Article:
Contact Info

The author can be reached at ahrdina@gradientcorp.com.


Beko, G; Wargocki, P; Wang, N; Li, M; Weschler, CJ; Morrison, G; Langer, S; Ernle, L; Licina, D; Yang, S; Zannoni, N; Williams, J. 2020. “The Indoor Chemical Human Emissions and Reactivity (ICHEAR) project: Overview of experimental methodology and preliminary results.” Indoor Air 30(6):1213-1228. doi: 10.1111/ina.12687.

Indoor Chem. 2018. “About Indoor Chemistry.” Accessed on April 27, 2023, at https://indoorchem.org/about/.

National Research Council, Committee on Indoor Pollutants. 1981. “Indoor Pollutants.” National Academies Press (Washington, DC). 538p. Accessed on April 27, 2023, at https://nap.nationalacademies.org/catalog/1711/indoor-pollutants.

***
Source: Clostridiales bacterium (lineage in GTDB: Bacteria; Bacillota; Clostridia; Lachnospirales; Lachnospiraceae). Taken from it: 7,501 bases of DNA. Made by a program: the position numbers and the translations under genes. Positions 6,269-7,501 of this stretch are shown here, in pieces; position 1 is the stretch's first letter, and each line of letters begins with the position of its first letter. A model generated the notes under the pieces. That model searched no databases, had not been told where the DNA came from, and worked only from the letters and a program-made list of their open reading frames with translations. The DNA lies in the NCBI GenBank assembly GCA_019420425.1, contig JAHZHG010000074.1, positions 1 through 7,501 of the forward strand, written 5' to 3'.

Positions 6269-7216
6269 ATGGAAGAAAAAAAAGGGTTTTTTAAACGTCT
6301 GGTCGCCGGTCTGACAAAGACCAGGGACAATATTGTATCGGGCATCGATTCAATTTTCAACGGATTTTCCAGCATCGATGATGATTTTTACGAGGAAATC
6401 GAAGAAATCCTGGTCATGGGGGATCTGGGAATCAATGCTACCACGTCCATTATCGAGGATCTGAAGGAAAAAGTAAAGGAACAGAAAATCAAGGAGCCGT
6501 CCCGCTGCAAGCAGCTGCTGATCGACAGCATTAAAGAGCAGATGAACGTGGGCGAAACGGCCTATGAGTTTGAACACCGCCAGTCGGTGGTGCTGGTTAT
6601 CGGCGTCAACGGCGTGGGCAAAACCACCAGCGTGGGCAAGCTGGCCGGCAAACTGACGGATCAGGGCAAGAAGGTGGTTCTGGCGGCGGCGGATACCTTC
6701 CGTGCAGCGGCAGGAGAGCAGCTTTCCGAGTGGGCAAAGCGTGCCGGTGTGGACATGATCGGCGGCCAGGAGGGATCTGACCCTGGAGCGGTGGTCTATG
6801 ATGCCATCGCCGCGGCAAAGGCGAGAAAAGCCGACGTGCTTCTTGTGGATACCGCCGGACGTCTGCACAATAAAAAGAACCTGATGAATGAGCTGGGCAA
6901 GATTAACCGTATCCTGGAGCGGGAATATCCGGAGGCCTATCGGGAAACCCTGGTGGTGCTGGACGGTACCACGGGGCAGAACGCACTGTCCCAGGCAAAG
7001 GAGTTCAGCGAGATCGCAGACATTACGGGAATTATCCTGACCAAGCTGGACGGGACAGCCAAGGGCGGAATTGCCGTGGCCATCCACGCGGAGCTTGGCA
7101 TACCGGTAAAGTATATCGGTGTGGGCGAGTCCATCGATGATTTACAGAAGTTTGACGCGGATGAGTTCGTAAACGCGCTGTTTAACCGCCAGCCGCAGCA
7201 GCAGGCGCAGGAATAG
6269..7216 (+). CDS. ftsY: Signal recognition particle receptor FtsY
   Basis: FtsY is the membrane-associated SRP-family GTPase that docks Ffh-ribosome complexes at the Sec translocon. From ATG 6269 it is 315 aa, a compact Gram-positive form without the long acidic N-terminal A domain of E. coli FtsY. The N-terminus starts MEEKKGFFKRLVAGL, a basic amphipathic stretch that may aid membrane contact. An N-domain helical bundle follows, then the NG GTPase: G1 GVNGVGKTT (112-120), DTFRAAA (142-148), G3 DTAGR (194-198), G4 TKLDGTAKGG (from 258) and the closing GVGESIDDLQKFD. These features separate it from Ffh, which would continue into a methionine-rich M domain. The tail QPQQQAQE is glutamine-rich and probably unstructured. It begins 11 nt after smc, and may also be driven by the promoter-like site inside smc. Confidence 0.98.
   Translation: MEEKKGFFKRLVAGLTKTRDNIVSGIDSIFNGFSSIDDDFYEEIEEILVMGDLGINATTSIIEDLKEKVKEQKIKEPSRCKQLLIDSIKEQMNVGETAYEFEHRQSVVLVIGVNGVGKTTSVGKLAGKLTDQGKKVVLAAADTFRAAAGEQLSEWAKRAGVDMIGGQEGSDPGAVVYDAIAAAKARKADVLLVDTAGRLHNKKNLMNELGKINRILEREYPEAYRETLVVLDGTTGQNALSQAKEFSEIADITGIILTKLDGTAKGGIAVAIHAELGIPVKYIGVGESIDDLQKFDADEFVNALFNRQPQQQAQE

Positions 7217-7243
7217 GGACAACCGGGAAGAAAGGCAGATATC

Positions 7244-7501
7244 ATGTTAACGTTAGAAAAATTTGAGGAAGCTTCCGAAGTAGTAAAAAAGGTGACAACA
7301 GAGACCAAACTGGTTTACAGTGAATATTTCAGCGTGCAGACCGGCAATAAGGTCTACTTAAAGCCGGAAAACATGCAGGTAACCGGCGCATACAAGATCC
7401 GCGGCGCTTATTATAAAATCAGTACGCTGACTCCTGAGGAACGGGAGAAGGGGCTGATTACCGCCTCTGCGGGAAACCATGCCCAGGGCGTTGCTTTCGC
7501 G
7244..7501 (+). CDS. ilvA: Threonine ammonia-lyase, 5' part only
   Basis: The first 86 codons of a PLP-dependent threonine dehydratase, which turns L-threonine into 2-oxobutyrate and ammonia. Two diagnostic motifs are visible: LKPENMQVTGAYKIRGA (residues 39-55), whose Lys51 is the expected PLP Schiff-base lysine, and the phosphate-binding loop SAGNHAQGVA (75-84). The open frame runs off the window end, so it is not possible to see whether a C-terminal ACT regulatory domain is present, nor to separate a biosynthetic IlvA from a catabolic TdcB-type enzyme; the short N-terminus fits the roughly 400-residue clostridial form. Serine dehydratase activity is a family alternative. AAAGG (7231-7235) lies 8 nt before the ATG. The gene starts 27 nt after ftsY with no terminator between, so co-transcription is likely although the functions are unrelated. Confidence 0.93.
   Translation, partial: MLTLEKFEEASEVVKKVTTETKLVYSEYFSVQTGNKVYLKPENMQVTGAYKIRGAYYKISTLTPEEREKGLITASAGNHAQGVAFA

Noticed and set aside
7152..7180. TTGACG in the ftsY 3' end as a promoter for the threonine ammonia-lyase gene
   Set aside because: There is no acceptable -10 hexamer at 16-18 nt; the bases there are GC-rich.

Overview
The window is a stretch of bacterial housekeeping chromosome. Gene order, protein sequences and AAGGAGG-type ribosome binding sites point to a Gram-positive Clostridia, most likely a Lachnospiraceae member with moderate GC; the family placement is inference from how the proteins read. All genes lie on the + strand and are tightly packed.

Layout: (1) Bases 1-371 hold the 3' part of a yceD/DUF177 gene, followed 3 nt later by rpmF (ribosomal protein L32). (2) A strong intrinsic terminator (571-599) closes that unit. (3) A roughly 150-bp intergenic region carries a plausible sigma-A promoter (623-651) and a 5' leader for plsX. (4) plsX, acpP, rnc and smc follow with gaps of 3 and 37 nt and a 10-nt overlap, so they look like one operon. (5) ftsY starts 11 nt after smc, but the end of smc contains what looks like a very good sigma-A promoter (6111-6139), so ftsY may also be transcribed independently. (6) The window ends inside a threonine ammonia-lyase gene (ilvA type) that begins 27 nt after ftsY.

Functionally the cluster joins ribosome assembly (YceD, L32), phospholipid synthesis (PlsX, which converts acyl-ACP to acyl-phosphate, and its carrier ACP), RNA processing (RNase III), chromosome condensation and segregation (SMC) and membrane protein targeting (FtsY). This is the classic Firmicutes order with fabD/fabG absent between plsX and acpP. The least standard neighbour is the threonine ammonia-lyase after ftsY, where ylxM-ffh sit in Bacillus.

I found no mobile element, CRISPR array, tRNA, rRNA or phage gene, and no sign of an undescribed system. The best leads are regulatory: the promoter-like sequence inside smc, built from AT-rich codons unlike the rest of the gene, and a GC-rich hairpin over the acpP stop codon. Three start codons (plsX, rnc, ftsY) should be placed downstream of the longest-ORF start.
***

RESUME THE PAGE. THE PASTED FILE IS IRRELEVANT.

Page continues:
Wang, N; Ernle, L; Beko, G; Wargocki, P; Williams, J. 2022. “Emission rates of volatile organic compounds from humans.” Environ. Sci. Technol. 56(8):4838-4848. doi: 10.1021/acs.est.1c08764.

Williams, J; Stonner, C; Wicker, J; Krauter, N; Derstroff, B; Bourtsoukidis, E; Klupfel, T; Kramer, S. 2016. “Cinema audiences reproducibly vary the chemical composition of air during films, by broadcasting scene specific emissions on breath.” Sci. Rep. 6:25464. doi: 10.1038/srep25464.

Zannoni, N; Lakey, PSJ; Won, Y; Shiraiwa, M; Rim, D; Weschler, CJ; Wang, N; Ernle, L; Li, M; Beko, G; Wargocki, P; Williams, J. 2022. “The human oxidation field.” Science 377(6610):1071-1077. doi: 10.1126/science.abn0340.